10 October 2005

Disaster In A Place A Lot Like Home

A century ago, we might not have learned that it even happened for months, and by then it might be little more than a footnote. Now, the United States Geological Survey knew where an earthquake struck in Pakistan and how powerful it was (a 7.6 on the Richter scale) before local officials did.

This was a big one, the most deadly disaster of any kind in Pakistan, or in the part of India that later became Pakistan, in all of recorded history (according to the 2005 World Almanac's comprehensive list of notable historical disasters, in any case). More than 20,000 people are dead, including 11,000 in a city, Muzaffarabad (the capital of Azad Kashmir, i.e. Pakistani controlled Kashmir), that few people even knew existed before today. It last made news in 2003 for being the first city in Pakistan with bus service to India. According to National Public Radio, more than 2.5 million people are believed to be homeless now, as winter approaches in the Himalayas, the highest mountain range in the world.

Economically, the region has a lot in common with rural Colorado. According to the encylopaedia Britannica:

Wheat, barley, corn (maize), millet, and livestock are raised in the lower valleys and support relatively high population densities. In the more sparsely settled upper valleys, corn, cattle, and forestry are the economic mainstays. There are deposits of marble near Muzaffarabad and Mirpur, graphite at Mohriwali, and other reserves of bauxite, silica, chalk, zircon, and low-grade coal.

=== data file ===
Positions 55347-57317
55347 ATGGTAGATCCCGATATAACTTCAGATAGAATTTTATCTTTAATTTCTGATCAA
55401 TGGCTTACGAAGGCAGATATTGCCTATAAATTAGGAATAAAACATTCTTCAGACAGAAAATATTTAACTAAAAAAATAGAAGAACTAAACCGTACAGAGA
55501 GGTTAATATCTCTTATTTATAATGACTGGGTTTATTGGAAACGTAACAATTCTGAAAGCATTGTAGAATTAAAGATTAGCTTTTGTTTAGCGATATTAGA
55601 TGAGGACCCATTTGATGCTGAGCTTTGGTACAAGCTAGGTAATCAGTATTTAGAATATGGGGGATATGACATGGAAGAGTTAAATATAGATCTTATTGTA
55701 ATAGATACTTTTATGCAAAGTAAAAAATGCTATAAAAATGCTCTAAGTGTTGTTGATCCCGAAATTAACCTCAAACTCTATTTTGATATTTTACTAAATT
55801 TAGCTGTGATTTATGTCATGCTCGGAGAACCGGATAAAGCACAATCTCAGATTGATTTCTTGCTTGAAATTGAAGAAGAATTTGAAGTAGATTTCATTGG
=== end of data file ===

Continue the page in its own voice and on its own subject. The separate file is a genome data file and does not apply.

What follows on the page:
The agricultural products list could easily have come from any number of counties on the Front Range (where millet is usually called "hershey"), and Colorado is a producer of both marble and coal. This disputed province has a population of about 4.3 million, about the same as Colorado, and an area of about 84,000 square miles (compared to 104,000 for Colorado).

This disaster did as much harm as the worst case scenario fears for Katrina and Rita would have done, which thankfully didn't happen, in a part of the world that is far less prosperous, less densely populated, and in the midst of one of the longest running low intensity civil wars in the world, one that has the potential to bring two of the world's nuclear armed nations into a full fledged international war with each other. The toll from India's side of the border is not yet known in any detail.

Anyone who knows of places where readers can send assistance is encouraged to note them in the comments section of this post.

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